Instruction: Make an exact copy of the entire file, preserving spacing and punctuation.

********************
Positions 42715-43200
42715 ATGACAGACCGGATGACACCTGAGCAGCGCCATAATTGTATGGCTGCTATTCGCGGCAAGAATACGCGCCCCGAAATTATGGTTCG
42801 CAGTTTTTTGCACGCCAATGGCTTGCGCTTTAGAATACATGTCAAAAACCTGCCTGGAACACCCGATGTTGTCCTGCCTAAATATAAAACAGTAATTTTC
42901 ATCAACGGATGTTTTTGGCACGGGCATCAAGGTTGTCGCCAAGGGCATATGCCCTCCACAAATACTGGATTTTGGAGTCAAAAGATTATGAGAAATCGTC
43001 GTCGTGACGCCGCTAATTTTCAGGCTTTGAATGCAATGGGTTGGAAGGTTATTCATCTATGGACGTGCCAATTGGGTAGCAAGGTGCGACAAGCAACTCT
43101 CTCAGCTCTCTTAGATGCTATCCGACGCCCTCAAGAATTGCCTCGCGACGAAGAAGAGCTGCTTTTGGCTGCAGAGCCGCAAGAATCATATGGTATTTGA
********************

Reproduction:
Positions 42715-43200
42715 ATGACAGACCGGATGACACCTGAGCAGCGCCATAATTGTATGGCTGCTATTCGCGGCAAGAATACGCGCCCCGAAATTATGGTTCG
42801 CAGTTTTTTGCACGCCAATGGCTTGCGCTTTAGAATACATGTCAAAAACCTGCCTGGAACACCCGATGTTGTCCTGCCTAAATATAAAACAGTAATTTTC
42901 ATCAACGGATGTTTTTGGCACGGGCATCAAGGTTGTCGCCAAGGGCATATGCCCTCCACAAATACTGGATTTTGGAGTCAAAAGATTATGAGAAATCGTC
43001 GTCGTGACGCCGCTAATTTTCAGGCTTTGAATGCAATGGGTTGGAAGGTTATTCATCTATGGACGTGCCAATTGGGTAGCAAGGTGCGACAAGCAACTCT
43101 CTCAGCTCTCTTAGATGCTATCCGACGCCCTCAAGAATTGCCTCGCGACGAAGAAGAGCTGCTTTTGGCTGCAGAGCCGCAAGAATCATATGGTATTTGA